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Arturo Reyes-Sandoval

The funding brought me closer to scientists in Mexico and also to people that were interested in supporting the vaccine development.

Professor Arturo Reyes-Sandoval

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Life cycle

2015-17

Country/Region

Mexico

Client/Partner

Newton Fund Institutional Links

Vision

To find a vaccine against dengue fever, with the support of a group of researchers and several partner universities funded by the Newton Fund and the British Council. 

Situation

Estimates indicate that 390 million people are infected with dengue fever every year, with Mexico accounting for 6.3 per cent of all cases. The annual cost to Mexico (illness, surveillance and vector control) is US $170 million. Despite ongoing research, there are currently no licensed vaccines to prevent dengue infection. Led by Professor Reyes-Sandoval, the group secured funding from the Newton Fund Institutional Links programme to conduct research in Mexico where the virus is particularly prevalent. 

Implementation

Institutional Links provides grants for the development of research and innovation collaborations between the UK and partner countries. Under the Newton Fund, Institutional Links grants facilitate research that tackles local development challenges such as extreme weather conditions, access to affordable health care, food and energy security.

The funding for this specific programme bought vital equipment and enabled scientists from both countries to work face-to-face and share their expertise. 

The study itself comprised of 18 volunteers and three public hospitals, with diagnostics carried out by the Ministry of Health laboratories (LESP-INDRE). 

Impact 

The study indicated that nearly everyone tested responded to the vaccine antigen, and if taken into production, the vaccine could be essential for travellers going overseas.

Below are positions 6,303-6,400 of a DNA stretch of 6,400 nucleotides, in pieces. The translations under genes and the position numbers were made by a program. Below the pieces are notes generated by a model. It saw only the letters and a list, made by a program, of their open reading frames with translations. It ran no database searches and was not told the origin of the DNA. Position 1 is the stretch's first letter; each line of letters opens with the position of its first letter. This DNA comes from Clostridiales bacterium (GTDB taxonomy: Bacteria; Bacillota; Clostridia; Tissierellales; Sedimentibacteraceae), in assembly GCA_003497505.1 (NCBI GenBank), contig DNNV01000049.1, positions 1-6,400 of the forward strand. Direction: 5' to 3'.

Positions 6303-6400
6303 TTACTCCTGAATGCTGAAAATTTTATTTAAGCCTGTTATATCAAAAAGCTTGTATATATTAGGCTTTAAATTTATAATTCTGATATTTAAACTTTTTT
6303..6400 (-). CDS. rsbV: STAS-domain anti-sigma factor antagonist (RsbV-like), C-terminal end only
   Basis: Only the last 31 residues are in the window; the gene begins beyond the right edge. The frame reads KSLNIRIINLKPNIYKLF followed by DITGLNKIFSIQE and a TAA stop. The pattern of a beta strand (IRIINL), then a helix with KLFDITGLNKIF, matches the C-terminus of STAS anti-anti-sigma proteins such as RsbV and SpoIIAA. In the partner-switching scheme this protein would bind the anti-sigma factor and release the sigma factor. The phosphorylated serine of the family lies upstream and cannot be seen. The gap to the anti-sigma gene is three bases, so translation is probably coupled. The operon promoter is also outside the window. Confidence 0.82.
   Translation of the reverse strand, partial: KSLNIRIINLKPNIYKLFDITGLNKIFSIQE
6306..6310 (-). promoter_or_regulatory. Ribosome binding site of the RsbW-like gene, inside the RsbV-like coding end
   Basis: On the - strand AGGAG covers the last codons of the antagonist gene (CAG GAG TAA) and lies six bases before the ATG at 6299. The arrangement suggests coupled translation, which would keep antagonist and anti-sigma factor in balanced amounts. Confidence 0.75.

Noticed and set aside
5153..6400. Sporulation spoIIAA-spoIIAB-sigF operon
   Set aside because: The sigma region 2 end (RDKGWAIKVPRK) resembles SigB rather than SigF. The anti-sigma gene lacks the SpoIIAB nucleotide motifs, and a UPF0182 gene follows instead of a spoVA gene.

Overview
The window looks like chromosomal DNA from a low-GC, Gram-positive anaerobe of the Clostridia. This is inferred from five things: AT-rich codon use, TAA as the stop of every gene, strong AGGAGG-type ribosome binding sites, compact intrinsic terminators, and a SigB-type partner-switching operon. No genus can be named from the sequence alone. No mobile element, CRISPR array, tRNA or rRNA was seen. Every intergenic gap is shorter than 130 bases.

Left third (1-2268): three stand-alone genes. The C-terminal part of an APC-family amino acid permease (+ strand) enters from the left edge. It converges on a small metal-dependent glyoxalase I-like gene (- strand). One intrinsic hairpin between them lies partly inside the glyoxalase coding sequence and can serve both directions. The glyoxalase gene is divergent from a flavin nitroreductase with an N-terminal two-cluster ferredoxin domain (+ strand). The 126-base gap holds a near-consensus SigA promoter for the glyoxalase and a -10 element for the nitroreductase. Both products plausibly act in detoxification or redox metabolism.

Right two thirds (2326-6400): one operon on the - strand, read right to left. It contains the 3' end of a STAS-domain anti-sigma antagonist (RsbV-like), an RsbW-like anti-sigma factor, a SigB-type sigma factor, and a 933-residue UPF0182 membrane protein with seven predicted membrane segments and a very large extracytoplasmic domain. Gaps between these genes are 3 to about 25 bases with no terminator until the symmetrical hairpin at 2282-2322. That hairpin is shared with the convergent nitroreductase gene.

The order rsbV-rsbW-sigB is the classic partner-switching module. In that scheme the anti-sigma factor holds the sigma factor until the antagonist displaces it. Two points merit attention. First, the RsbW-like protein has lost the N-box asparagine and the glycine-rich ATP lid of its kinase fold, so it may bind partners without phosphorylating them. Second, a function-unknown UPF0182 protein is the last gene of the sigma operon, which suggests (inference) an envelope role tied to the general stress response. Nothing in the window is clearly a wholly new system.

The research group have now secured funding to transfer their research to industry, with a UK patent pending. There is also a consortium for vaccine development in place, with new research collaborations around HPV and typhoid vaccines. 

Following on from this, the programme has succeeded in securing funding from two other sources which have lead to further development of the vaccine. Their work has also helped to strengthen collaboration with three institutions; resulting in three collaborative research laboratories. 

This programme’s infrastructure and learnings has been used as a platform to influence other research projects for vaccinations. It supported the mobility of ten scientists from Mexico to Oxford to further build their capacity in this field. 

Mutual benefit

Newton Fund Research pillar invests in collaborations between UK-based and local researchers to understand countries’ specific development problems and needs, and to identify possible answers. This is demonstrated through the Dengue Fever Collaboration between Mexico and the UK. Grants of this kind greatly support the exchange of expertise, research knowledge and establish local hubs for UK-partner country activities.

The work also helped to establish a growing consortium of scientists in Mexico and the UK with common interest in studying viruses, further fostering collaboration and relationships between the two countries.